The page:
I did achieve it, and that’s how, because I did choose to. But I had a family, and I’m married for 38 years. But I chose not to disrupt that balance by moving away. And I think everyone has to be honest with themselves and with their employers.
|Jodi Katz||Let’s move on to giving back and helping shape other’s careers. You’re very involved with CEW, which is our amazing industry organization. I’ve been a member for a very long time.|
|Jill Scalamandre||A great organization.|
|Jodi Katz||It was literally the only game in town for most of my career to see people and meet people.|
|Jill Scalamandre||Yes, yes.|
|Jodi Katz||So, you probably talk to a lot of people at all stages in their career, as I’m sure your phone and your email are ringing off the hook. What are the questions that people ask you the most of, and then what is your response? What are you hearing from a lot of people these days? What are the questions they’re coming to you with?|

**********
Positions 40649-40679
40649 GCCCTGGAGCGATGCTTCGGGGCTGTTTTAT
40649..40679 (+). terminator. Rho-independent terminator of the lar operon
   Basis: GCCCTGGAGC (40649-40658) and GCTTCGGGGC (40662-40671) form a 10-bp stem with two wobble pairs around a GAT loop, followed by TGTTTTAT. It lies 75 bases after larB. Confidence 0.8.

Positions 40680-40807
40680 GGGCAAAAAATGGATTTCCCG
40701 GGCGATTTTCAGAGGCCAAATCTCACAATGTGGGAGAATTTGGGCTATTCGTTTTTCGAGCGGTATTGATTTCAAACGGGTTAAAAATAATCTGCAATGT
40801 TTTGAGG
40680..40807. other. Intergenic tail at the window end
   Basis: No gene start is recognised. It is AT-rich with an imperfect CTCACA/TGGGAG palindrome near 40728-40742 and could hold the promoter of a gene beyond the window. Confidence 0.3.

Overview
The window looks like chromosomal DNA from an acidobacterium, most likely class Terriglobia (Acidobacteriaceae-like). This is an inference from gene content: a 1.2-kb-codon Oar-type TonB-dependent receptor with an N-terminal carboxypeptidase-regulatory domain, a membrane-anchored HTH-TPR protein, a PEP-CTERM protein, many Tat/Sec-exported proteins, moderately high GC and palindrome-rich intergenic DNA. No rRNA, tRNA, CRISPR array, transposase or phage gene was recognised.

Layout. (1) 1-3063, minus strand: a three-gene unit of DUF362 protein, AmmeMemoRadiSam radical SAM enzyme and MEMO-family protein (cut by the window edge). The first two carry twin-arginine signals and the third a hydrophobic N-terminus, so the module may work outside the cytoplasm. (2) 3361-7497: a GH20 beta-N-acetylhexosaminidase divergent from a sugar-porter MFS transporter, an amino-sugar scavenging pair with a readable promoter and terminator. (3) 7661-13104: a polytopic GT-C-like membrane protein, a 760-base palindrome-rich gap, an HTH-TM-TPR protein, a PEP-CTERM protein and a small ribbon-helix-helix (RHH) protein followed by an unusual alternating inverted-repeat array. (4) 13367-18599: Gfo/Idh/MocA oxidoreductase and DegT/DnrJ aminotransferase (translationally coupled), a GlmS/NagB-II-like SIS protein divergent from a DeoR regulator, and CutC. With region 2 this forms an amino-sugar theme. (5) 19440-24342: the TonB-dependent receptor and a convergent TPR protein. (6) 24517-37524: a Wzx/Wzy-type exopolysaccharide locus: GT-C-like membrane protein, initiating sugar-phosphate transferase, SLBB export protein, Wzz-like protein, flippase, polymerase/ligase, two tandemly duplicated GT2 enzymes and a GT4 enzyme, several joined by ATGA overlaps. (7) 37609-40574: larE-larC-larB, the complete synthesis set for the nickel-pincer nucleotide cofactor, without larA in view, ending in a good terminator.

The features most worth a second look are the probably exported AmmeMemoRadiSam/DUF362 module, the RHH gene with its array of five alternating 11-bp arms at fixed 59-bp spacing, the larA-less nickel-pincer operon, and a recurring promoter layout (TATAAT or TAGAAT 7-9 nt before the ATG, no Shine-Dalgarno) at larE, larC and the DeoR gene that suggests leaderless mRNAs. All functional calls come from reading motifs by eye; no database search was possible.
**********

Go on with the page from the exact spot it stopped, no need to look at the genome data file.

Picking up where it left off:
|Jill Scalamandre||So, I would say the true mentorships that I do, because there are a lot of people who try and get close to you for mentorship, but they really want a job. So, there, you have to sort of decipher what they’re looking for and what they’re needing. But I’ve mentored several people. And I think the benefit of mentoring is, I like to say, “What keeps you up at night, what motivates you?” They come to me with issues that they’re having, maybe with a colleague or something that’s troubling them. And I love to sort of help them figure it out, right? Give them guidance and help them figure it out so that they can get through. I find that so rewarding, where so many people are in situations, and they figured it out, and they got promoted or were recognized for something. It’s important for me now.
I also do a lot of connecting. I connect people. I don’t always have jobs available, but I want other people that maybe could also mentor them and give them guidance, or maybe they have a role. So, connecting and guiding for me are the two things that I do care a lot about, and it’s time for me to pay everything I’ve learned forward.